You will be sent in different patterns inside the ring, and the judge will tell you how they would like the dog to move (slower at a walk or faster at a trot). Some of things the judge can ask for you to do is “a triangle”, “a diagonal” or “all the way around” and they are really quite straight forward. For a triangle you will go straight up, than across and than back down to the judge on the diagonal, where you will stop when the judge tells you and you try to present your dog to the judge with as good of an appearance as possible. You may not have time to stack your dog at this time. The diagonal means you go down and back on the diagonal and again stop when the judge tells you to and present your dog to the judge as best you can. All the way around means just that you go all the way around the ring and stop when and where the judge tells you to.  The dogs will be placed according to the judges opinion and ribbons awarded.

Figure 1:
This movement is considered down and back.
Figure 2:
This movement is considered to the corner and back.
Figure 3:
This movement is considered a triangle.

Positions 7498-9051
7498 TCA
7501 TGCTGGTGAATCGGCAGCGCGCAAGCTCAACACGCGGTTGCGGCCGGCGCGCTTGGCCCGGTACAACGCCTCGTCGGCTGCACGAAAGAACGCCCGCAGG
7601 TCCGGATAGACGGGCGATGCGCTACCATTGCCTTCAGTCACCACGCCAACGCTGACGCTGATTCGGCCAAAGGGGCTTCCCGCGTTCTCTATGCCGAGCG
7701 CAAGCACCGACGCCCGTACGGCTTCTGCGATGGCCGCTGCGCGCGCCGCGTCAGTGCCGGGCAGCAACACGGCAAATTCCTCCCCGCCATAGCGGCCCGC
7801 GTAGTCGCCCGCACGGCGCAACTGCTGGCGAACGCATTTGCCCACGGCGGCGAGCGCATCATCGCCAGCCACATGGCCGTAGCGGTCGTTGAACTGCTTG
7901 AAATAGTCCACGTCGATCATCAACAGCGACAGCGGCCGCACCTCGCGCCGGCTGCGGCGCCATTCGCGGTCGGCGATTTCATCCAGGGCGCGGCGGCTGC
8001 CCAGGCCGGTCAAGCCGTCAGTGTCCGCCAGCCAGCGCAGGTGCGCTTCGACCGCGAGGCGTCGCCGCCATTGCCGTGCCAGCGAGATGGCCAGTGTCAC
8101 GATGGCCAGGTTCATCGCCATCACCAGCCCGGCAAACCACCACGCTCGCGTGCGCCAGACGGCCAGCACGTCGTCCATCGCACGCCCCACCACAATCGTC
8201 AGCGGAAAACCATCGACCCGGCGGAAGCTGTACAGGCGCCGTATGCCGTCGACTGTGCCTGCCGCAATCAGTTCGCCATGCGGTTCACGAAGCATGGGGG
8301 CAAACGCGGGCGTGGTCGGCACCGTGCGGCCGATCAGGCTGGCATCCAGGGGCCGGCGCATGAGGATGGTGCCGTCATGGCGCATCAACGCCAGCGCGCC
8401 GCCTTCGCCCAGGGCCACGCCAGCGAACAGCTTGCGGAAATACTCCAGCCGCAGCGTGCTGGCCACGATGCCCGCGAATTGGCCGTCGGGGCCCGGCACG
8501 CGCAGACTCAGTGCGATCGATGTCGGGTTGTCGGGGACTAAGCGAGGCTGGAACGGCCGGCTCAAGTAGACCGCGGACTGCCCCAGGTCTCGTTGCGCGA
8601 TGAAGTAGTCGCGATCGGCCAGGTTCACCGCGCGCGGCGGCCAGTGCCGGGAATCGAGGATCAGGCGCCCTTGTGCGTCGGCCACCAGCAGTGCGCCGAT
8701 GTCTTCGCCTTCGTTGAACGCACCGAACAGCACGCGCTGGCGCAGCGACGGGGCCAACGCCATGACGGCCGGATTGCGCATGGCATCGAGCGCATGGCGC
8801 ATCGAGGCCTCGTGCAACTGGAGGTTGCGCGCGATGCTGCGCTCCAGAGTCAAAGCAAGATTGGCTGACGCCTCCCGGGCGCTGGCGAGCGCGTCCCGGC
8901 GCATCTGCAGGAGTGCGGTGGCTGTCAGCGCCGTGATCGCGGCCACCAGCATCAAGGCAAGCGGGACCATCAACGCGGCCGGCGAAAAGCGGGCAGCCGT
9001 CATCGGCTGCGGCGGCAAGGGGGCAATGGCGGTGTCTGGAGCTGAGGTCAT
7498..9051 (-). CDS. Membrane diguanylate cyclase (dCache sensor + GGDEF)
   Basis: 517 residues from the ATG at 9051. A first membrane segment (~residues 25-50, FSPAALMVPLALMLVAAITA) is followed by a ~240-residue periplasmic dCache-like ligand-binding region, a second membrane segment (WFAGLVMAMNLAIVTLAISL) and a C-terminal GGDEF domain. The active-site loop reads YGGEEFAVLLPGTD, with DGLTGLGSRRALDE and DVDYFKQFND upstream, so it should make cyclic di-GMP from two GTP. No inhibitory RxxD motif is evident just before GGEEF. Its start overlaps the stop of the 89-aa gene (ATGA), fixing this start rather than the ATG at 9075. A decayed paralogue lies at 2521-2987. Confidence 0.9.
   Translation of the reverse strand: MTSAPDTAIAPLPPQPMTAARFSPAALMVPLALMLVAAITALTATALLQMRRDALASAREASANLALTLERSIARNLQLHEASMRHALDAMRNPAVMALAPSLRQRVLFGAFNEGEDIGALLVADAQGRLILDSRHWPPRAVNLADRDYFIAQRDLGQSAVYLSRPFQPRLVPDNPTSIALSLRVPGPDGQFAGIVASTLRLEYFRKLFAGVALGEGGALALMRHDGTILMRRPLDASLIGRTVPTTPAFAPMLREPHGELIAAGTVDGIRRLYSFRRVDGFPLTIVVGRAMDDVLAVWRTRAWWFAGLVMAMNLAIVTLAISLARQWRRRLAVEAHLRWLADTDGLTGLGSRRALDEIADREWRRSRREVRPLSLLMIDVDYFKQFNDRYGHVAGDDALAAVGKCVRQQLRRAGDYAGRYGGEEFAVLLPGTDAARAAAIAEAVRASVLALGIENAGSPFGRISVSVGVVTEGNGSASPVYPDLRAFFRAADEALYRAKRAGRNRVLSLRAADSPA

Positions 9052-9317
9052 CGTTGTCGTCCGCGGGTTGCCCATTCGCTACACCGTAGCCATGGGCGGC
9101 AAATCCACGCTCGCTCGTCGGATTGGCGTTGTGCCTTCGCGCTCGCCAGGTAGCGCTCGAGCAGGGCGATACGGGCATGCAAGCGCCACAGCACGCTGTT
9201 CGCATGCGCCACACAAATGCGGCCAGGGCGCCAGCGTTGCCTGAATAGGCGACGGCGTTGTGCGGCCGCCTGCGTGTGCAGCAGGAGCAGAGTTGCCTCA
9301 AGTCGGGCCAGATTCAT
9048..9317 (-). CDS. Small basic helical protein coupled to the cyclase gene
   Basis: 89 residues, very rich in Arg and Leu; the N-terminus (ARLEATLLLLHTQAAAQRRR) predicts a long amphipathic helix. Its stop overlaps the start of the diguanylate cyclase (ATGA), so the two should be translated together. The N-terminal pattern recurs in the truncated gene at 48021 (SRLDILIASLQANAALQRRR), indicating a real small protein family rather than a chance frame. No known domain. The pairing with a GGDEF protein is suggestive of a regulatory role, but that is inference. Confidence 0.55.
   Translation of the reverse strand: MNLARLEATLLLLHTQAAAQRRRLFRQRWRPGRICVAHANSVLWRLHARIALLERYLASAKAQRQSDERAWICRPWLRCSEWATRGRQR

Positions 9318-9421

Figure 4:
This movement is considered an ‘L’.
Figure 5:
This movement is considered a ‘T’.
Figure 6:
This movement is considered a circle.

Show Handling Tips

Conditioning Your Dog From Day One: The purpose of dogs was not meant to be pranced around a confirmation show ring, this is not to say it can not be done but you have to train the dog to feel comfortable with the routine. It also helps when you have a temperament that is more conducive to showing, (there are some great dogs that just do not show well).  You need to get your pup used to traveling, (start with short trips) and being in a crate, (never leave your dog unsupervised in a crate at a show). Handling your dog all over should be a part of your care and preparation so having a dog who is compostable with being touched all over as a judge will examine the whole dog, if it’s a male some judges unfortunately feel the need to feel the testicles to make sure there are two.